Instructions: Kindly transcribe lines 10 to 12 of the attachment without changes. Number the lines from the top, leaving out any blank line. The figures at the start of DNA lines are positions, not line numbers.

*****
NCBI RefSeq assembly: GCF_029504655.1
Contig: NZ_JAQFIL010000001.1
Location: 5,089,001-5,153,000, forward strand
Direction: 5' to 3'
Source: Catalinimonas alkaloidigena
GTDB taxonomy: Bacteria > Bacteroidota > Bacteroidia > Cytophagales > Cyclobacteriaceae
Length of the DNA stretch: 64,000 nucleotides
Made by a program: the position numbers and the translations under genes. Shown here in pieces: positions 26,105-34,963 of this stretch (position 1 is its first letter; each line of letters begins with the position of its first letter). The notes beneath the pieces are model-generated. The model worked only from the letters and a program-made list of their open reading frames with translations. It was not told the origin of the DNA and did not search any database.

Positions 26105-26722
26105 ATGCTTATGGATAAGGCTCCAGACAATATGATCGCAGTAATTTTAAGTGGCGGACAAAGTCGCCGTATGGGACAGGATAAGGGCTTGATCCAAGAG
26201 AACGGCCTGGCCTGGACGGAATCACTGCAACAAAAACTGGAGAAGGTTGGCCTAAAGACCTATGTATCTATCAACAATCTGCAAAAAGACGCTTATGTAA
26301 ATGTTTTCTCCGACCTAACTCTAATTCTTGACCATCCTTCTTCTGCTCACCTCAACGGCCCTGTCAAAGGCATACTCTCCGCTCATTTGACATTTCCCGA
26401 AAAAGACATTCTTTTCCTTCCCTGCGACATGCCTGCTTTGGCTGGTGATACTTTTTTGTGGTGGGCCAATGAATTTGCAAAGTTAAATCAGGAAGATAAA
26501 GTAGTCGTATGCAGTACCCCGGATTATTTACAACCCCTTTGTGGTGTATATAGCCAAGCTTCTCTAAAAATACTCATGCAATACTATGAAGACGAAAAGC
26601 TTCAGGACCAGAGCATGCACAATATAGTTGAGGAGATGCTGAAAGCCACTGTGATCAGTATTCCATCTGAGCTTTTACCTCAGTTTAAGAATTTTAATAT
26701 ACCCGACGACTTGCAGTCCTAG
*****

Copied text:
26105 ATGCTTATGGATAAGGCTCCAGACAATATGATCGCAGTAATTTTAAGTGGCGGACAAAGTCGCCGTATGGGACAGGATAAGGGCTTGATCCAAGAG
26201 AACGGCCTGGCCTGGACGGAATCACTGCAACAAAAACTGGAGAAGGTTGGCCTAAAGACCTATGTATCTATCAACAATCTGCAAAAAGACGCTTATGTAA
26301 ATGTTTTCTCCGACCTAACTCTAATTCTTGACCATCCTTCTTCTGCTCACCTCAACGGCCCTGTCAAAGGCATACTCTCCGCTCATTTGACATTTCCCGA